Founder of the Grenadian Christian Political Party (GCPP), Derick Sealey, has expressed disappointment with the manner in which Grenadians are being treated when it comes to the introduction of National Health Insurance (NHI) in the country.
The NHI, which is in its technical development stage, is expected to make available a basket of universal health services to citizens, who are being automatically electronically registered to access the proposed benefits upon receipt of healthcare services at the nation’s hospitals and health clinics.
In an interview with THE NEW TODAY last week Thursday, Sealey expressed disappointed with what he describes as “limited consultations with the people and what appears to be secrecy and silence generally on the NHI”.
“National Health Insurance is as big as the past referendum, or even bigger,” declared Sealey, who holds the view that “it (NHI) should be advertised by a vehicle with a Public Address (PA) System all over the country in the various villages where consultations are to occur”.
“That is not happening not even on television or radio,” said Sealey, as he relayed to this newspaper his surprised reaction on the morning of July 26, (last week Wednesday) when he turned on his “television to look at “To the point’ programme, (which is aired) on the Grenada Broadcasting Network (GBN), to be greeted by a soft launch of the National Health Insurance.
“That launch was not even announced in the news the night before, so there I was tuning in late…but if I had known the night before, I would have tuned in on time because I have an interest in health insurance,” he remarked.
Sealey believes that “with the “implementation of the NHI, the government is facilitating the ‘Mark of the Beast’ that is spoken about in Revelation Chapter 13,” and expressed strong belief that his party, “the GCPP is being raised up by God to raise awareness and rescue the Grenadian people…preparing them to meet their creator.”
“I think the real big reason for national health insurance is to issue the ‘Mark of the Beast’ to all the Grenadian people from two months old and upwards, made compulsory by law,” he said.
He added that the ‘Mark of the Beast’ is a worldwide ID system, by card or by micro-chip (which) is being pushed by the new world order and is being facilitated by the governments of the world.”
“That’s the reason for the non-consultations, secrecy, and silence that seems to be going on with this national health insurance. The ‘Mark of the Beast’ is here and the ID card (that) the NHI will be issuing is the mark of the beast for Grenadians,” he remarked.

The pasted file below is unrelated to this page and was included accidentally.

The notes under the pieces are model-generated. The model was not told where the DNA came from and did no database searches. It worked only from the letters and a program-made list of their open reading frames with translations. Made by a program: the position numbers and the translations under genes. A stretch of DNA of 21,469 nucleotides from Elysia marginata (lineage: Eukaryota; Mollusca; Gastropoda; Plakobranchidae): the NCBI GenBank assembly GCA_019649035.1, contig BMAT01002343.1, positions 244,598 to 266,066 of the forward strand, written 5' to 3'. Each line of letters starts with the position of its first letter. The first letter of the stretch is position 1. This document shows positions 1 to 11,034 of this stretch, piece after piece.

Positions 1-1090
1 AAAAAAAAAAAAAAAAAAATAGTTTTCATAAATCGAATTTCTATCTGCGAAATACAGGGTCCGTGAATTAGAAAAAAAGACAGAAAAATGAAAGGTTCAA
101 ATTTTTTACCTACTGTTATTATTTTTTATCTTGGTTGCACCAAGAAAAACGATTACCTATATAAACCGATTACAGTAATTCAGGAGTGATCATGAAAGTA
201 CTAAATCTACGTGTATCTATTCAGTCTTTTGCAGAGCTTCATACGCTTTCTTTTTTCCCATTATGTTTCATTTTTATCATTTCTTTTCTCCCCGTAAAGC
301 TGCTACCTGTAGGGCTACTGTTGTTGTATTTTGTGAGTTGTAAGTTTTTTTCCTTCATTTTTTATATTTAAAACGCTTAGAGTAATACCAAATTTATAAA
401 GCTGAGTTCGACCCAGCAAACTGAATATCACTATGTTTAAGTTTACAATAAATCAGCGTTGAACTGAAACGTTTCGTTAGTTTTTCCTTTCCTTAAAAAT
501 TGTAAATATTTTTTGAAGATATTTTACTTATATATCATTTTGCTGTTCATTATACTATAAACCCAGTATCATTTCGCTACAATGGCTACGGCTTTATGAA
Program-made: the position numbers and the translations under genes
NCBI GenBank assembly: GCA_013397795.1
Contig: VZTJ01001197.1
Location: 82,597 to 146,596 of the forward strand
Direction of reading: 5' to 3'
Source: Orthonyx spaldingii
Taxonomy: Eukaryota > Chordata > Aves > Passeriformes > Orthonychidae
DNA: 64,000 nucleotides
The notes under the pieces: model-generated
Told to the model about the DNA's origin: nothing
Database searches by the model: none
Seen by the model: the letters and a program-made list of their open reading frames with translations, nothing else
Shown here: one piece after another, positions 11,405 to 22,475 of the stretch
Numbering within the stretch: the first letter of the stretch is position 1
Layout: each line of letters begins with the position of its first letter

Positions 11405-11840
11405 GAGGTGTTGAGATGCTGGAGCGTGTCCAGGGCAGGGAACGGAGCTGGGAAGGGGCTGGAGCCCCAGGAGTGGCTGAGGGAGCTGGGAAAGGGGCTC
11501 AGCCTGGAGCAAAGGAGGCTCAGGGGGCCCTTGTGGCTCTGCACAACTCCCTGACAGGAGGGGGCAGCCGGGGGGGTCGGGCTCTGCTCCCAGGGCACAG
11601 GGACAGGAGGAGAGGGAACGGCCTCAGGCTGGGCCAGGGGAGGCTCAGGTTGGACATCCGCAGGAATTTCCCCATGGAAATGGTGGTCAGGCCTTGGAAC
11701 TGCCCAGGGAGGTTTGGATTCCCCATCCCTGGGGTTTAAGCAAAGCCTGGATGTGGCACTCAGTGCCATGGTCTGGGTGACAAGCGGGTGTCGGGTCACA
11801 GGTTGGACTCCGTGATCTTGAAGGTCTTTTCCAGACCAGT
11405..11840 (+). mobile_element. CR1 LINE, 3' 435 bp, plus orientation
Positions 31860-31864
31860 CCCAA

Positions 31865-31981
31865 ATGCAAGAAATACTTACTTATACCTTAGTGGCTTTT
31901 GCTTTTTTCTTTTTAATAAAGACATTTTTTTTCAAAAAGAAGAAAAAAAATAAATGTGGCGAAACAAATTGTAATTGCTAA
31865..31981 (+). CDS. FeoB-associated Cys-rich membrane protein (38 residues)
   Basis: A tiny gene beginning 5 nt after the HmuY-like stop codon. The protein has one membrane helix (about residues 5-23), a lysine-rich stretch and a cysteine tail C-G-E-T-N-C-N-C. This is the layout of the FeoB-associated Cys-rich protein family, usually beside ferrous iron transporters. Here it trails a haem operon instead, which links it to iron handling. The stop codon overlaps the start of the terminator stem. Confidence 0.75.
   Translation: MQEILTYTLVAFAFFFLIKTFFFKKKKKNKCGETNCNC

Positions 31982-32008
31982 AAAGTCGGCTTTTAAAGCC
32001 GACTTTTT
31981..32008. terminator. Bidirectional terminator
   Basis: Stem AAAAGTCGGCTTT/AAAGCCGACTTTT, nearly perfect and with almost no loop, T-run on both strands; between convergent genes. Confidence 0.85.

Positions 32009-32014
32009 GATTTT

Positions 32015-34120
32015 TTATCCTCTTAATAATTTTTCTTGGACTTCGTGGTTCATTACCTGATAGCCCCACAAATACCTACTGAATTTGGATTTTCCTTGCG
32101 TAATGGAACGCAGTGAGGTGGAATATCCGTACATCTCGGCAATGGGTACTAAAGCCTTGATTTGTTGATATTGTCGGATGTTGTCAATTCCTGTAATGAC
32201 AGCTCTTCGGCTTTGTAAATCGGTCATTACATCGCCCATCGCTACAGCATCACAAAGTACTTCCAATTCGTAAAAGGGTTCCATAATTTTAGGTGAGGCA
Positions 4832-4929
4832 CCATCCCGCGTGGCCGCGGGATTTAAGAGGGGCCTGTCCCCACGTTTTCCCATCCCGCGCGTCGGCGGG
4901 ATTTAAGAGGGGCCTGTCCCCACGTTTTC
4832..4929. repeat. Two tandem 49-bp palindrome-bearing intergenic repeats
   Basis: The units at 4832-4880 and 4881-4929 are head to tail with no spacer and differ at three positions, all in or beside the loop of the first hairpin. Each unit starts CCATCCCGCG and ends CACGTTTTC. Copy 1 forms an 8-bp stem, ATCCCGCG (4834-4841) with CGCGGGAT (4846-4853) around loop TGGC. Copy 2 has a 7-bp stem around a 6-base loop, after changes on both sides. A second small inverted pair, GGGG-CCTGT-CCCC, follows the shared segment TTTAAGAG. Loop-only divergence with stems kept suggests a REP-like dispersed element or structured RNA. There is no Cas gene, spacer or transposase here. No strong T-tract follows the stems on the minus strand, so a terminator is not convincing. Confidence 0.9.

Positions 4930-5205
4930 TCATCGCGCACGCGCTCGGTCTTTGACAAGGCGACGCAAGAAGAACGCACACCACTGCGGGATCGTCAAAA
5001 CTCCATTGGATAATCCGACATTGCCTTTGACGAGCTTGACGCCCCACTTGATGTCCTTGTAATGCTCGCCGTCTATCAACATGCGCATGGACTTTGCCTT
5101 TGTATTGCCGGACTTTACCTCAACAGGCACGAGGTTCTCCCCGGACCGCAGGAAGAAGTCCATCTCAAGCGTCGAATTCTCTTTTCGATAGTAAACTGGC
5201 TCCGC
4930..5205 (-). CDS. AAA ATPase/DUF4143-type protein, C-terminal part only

“The chip that was first placed in the beast now being placed on man,” he said, referencing the recent undertaking by United States company Three Square Market (32M), a River Falls-based software design company which has announced that as of this Tuesday (August 01) it will become the first to offer microchips to its employees, which will be implanted underneath the skin between the thumb and forefinger and will allow employees to pay for food and drinks in the company’s break room, open security doors, and log in into their computers without any special cards or passwords.
During last week Tuesday’s event, Health Minister Nicholas Steele announced that persons are automatically being registered once they access healthcare in the country and affirmed that the NHI is not a political thing.
“The need to access healthcare does not draw political lines and the disease burdens that threaten our nation have nothing to do with politics, said the health minister, who emphasised that “each and every Grenadian needs to recognise that health care should and will, as of today become a right and access to that basket of care is a right, should not and will not be delayed denied and will ensure that it is at the best quality not at the expectation of that public servants or the politicians but of the people of Grenada.”
The GCPP leader took issue with this expressing concern about the treatment that would be dished out to “people who refuse on religious grounds to be registered for NHI, those who believe that the registration process and the ID card you receive for NHI is the mark of the beast”.
“Would there be health care provided for those persons also? Would it be healthcare for all regardless of their political persuasions?” he asked.
Additionally, he noted that, “employers, employees and government will be financing the NHI.”
He said, “the people that most likely pay taxes will be the employees, employers, and the government; that sound like NIS to me…the people outside of that, how would they pay?
Sealey feared that they “want to keep some of us outside of the tax net so as to say we have no say because we cannot contribute to the healthcare.”
He argued that “they (the government) should put taxes on cigarettes, alcohol and electronic gadgets, because they know these things will kill you faster and create a greater health challenge”.
He also expressed the view that “they (government) are not doing it so they would always have a loophole or an excuse to say well that coverage for some health complications are not covered with respect to the NHI.”
According to Sealey, a GCPP government will move to “ban and discourage” persons from buying these life-threatening items by placing extremely “high taxes on them…so that it would be hard to buy.”
He conceded that while this would not be an easy task to achieve, “we will show people from the bible, what God says about uncleanness”.
“When you smoke cigarette your teeth, lungs and breath get dirty, and no uncleanliness, drunkard could go to heaven. So when we tell you what the word of God says, you have to be a fool to continue wanting to indulge in which there is no gain”, he said.
Sealey called on the Keith Mitchell-led NNP government to “be serious and truthful with the Grenadian public, about implementing the NHI in humane and non-political manner.”